Conference on ‘Kerala Economy and Society: Situating the Present and Imagining the Future’ : 26 – 27 February, 2012
Day 1 (26 February 2012)
On the first day of the two-days long conference on ‘Kerala Economy and Society: Situating the Present and Imagining the Future’ organized by CDS, there were deliberations containing four major themes viz., Economic Growth, Welfare & Well-Being, Education & Skills and the Natural Environment.
In the first session, while deliberating on Kerla’s development process Prof.K.P.Kannan highlighted four significant transitions- Demographic Transition, Health Transition, Transition from Agrarian to a Non-Agrarian Economy and Educational Transition. The major challenges that the state faces at present, according to him, are lopsided growth (e.g. Agriculture) low industrialization, labour market dynamics (labour shortage in some, surplus Labour in some others), the challenge of Quality esp. in higher education, and privatisation of sectors which contribute to human development.
This was followed by a discussion on the globalization in Agriculture and automisation of farming. Dr.K.N.Harilal suggested three policy options to overcome the crisis in Kerala Agriculture, viz., restriction of private property rights over land, public support and socialization of risk. The last paper in the session was on Kerala Migration survey 2011 carried out by Prof.S.I.Rajan and K.C..Zachairah. One of the important observations of the survey was shift of concentration in emigration towards northern districts moving abroad and to other states of India are increasing over the period, especially, the student migration.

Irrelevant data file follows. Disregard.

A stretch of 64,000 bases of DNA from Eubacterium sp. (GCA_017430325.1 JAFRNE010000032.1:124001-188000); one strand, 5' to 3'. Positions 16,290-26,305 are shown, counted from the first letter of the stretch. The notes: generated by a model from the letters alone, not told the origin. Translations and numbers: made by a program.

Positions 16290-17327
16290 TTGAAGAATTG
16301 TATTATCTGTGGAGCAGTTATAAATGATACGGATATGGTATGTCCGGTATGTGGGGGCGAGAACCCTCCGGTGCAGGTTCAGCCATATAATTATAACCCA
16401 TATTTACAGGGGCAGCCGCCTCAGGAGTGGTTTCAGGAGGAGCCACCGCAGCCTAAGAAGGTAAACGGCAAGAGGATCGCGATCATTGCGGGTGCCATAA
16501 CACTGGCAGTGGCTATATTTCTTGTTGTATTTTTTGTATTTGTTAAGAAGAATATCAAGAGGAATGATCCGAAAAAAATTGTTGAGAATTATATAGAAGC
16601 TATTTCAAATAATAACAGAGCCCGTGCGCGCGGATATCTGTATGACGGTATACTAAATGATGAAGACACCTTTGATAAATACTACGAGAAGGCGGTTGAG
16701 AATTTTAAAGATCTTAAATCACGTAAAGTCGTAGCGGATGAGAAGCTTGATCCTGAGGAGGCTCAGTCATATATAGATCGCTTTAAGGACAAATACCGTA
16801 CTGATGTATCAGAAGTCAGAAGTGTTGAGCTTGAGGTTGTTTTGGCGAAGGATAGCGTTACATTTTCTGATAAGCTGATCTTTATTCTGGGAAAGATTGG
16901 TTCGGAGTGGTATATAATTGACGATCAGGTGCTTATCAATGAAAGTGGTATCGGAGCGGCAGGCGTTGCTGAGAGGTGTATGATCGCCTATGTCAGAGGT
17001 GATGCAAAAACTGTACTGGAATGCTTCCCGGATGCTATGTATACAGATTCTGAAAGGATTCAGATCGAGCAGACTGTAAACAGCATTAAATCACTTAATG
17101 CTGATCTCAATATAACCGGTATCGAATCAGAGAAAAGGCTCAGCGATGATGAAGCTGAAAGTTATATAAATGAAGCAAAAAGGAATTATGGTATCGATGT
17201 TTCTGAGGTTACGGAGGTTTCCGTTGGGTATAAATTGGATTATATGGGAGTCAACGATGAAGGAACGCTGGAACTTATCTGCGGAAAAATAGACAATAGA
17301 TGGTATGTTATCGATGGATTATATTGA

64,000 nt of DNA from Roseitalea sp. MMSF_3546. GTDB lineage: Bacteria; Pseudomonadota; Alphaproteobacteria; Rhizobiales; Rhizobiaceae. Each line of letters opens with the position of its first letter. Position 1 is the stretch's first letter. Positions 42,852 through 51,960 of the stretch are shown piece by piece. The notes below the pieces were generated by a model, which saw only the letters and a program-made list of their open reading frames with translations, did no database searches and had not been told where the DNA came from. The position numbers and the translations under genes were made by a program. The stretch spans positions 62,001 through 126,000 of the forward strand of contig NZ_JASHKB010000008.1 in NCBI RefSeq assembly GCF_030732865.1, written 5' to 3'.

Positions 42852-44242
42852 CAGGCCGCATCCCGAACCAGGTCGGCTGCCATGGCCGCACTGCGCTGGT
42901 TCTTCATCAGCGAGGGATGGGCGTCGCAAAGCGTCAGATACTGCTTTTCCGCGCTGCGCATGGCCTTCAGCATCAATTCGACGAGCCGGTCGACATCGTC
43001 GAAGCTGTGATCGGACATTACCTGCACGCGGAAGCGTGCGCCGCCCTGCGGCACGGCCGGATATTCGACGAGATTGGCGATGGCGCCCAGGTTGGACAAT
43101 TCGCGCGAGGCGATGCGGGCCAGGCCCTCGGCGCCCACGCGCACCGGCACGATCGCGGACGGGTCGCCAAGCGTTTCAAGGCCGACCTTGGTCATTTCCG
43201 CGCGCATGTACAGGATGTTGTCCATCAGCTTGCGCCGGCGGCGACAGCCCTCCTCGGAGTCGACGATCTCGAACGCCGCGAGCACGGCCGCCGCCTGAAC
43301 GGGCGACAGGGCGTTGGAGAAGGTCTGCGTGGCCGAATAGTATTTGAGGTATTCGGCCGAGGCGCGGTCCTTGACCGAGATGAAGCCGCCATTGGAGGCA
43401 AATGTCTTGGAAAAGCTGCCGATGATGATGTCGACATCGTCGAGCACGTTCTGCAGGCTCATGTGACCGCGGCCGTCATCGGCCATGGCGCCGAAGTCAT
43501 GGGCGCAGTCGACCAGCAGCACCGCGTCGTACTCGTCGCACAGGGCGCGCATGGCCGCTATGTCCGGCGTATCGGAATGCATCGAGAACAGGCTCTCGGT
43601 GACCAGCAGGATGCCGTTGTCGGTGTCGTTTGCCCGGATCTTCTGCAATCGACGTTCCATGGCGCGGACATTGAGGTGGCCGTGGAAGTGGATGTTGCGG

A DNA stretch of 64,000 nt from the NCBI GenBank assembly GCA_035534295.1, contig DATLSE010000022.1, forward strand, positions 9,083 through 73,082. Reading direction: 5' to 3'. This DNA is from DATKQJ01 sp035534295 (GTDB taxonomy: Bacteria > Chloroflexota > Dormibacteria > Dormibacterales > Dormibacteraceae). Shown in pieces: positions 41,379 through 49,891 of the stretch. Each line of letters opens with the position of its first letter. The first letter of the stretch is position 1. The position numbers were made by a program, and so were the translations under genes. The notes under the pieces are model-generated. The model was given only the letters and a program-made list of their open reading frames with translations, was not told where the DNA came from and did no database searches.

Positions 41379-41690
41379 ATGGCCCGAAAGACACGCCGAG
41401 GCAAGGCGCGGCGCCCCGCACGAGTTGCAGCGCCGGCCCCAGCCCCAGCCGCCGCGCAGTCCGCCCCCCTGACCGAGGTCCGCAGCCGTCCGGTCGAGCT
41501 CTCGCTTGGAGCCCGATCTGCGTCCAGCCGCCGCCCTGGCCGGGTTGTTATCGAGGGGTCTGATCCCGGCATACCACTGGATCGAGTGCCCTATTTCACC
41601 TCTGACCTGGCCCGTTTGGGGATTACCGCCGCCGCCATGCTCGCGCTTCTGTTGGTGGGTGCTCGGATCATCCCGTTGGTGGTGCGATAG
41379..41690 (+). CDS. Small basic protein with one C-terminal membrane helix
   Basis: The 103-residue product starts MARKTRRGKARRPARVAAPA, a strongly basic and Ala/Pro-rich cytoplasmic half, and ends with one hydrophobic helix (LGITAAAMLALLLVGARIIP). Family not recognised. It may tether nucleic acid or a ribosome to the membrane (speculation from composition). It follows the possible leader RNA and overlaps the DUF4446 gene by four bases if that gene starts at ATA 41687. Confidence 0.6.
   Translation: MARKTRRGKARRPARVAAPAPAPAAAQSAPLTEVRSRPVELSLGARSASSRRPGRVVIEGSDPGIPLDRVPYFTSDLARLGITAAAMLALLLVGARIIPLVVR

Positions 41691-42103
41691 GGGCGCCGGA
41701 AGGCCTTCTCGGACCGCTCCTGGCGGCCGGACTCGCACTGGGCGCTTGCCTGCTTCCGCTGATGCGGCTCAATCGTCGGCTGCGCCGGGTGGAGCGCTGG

The Session on Welfare and Wellbeing mainly centered around the issues of public provisioning and social auditing, health insurance and service sector employment. It was highlighted that the very design of RSPY has a problem of adverse selection. The session also highlighted possibilities of worsening of inequality in the state due to a simultaneous shift in employment towards low paid activities in one hand and towards high paid modern service activities.
Mr.T.P.Sreenivasan, while discussing the issues of higher education in Kerala opined that the methodology of teaching remains the same in higher education as in School education. The semester system introduced at the under graduate level will remain unchanged and there will also be consideration of more autonomy to the colleges and clusters.
The last session on natural environment highlighted the need for bringing environment in the forefront of planning and the social security of the region, in fact, should be conditioned by the ecological security. The lack of scientific sanitation and changing quality of air are major concern.